- What steps do you take to manage corporate communications in your country? Is it common for companies to use a public relations firm to manage a corporate crisis in your country?
Generally, lawyers and public relations firms work together in managing corporate communi- cations. In sensitive cases that require communication with government bodies, in particular, lobbying firms may also take a role.
- How is publicity managed when there are ongoing related proceedings?
When such publicity is deemed necessary by the corporation, it is mostly managed by press statements.
Duty to the market
- Is disclosure to the market in circumstances where a settlement has been agreed but not yet made public mandatory?
Mandatory disclosure in these circumstances may be required under the Law on Capital Markets, as described in question 35.
- Do you expect to see any key regulatory or legislative changes emerge in the next year or so designed to address corporate misconduct?
In March 2019, the OECD issued a notice to Turkey with regard to its continued failures to implement the key aspects of the OECD Anti-Bribery Convention and to enforce its foreign bribery laws. Under this notice, Turkey is criticised about not covering state-owned or state-controlled enterprises under the current corporate liability regime. Besides, sanc- tions applicable to legal persons are found to be insufficient and ineffective, along with the fact that imposing a sanction on a legal person is only possible when a real person is prosecuted or convicted. The OECD clearly invited Turkey to take the necessary action to address these deficiencies under the relevant legislation and, for that purpose, set a deadline of 19 October 2019. Although several notices have been given in the past, Turkey has failed to abide by such notices and take relevant action.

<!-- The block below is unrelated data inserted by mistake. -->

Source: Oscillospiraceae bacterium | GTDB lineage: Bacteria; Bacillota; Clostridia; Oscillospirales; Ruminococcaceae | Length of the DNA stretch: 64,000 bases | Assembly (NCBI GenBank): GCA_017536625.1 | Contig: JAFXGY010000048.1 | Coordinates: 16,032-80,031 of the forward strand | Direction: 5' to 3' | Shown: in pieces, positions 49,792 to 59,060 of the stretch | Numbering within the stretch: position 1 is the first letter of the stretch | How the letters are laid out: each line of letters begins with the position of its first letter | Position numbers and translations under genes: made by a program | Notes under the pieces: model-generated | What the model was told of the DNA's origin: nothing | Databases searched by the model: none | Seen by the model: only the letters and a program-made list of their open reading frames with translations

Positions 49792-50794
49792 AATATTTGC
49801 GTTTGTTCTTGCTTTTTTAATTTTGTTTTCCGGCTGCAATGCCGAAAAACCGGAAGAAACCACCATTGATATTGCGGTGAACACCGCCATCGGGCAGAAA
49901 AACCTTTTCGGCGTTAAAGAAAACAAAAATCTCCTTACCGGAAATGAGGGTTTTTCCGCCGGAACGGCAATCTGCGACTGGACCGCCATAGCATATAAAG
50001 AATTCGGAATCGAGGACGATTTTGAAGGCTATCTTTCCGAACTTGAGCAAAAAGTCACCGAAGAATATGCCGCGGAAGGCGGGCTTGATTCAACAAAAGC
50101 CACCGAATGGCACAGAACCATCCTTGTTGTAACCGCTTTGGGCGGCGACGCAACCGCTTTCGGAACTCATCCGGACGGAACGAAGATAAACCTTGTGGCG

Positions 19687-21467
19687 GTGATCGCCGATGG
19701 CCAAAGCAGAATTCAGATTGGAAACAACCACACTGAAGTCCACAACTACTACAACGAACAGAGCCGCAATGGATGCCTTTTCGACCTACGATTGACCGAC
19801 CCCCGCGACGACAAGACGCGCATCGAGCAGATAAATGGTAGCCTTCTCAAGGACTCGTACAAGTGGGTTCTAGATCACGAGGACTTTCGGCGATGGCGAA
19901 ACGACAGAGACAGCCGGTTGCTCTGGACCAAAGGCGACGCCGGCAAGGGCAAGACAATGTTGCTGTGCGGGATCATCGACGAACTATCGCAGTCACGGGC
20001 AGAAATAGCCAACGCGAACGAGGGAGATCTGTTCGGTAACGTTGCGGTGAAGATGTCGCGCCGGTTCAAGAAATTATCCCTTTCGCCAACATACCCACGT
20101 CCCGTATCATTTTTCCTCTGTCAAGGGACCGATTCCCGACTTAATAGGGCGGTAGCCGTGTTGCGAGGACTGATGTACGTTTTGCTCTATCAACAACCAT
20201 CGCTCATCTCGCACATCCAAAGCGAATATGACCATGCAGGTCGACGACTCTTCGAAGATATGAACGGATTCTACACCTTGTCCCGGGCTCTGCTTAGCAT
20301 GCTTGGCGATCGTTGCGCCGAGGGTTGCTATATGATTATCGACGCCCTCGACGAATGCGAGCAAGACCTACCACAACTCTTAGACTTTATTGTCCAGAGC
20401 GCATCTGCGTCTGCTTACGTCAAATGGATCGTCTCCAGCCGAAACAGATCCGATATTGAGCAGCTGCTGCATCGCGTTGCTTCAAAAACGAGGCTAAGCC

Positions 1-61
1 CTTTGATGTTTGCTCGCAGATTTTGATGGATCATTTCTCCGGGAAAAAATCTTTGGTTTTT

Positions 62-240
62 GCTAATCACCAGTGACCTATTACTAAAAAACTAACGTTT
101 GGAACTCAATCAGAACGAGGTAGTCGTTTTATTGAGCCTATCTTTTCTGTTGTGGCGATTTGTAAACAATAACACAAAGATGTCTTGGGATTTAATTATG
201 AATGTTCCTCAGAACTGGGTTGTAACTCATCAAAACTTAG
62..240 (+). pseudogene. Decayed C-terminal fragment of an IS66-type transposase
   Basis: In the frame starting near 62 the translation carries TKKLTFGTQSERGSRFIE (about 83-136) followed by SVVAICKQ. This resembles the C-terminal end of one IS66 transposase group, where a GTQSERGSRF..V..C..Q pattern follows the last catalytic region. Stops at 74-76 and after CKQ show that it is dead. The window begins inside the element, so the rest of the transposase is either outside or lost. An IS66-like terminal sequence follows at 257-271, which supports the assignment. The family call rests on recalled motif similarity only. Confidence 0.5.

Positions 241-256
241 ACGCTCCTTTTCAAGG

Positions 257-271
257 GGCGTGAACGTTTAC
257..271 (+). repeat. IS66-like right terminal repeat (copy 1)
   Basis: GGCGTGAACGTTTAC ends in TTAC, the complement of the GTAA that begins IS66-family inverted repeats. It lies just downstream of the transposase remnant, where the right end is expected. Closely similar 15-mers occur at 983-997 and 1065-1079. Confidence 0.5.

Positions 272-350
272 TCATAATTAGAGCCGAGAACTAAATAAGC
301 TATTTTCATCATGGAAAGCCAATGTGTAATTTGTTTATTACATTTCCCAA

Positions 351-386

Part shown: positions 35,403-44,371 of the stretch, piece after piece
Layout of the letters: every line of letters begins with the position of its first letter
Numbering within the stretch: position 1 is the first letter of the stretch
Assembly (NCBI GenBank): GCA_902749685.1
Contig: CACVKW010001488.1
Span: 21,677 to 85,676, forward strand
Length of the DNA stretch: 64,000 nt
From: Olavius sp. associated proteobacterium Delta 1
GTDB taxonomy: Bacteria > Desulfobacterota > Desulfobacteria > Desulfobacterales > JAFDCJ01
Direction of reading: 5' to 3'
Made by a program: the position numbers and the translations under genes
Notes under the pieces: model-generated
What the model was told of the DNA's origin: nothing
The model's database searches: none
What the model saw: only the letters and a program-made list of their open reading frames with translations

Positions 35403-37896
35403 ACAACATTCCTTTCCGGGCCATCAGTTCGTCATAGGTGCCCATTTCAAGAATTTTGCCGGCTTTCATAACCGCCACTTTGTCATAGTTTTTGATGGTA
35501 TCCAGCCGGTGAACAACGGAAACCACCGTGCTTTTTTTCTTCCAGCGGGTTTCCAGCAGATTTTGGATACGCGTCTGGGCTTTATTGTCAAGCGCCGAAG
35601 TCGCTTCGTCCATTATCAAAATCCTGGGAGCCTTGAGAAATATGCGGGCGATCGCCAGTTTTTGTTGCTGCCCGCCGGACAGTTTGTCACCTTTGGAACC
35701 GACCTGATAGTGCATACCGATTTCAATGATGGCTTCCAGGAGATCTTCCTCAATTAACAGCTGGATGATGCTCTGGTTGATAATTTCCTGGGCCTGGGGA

The insufficiency of sanctions applicable to legal persons and the fact that they are seldom used in practice are also issues that are subject to criticism by scholars. Therefore, there might now be an increased awareness of this topic and this latest OECD notice may help to trigger legislative activity.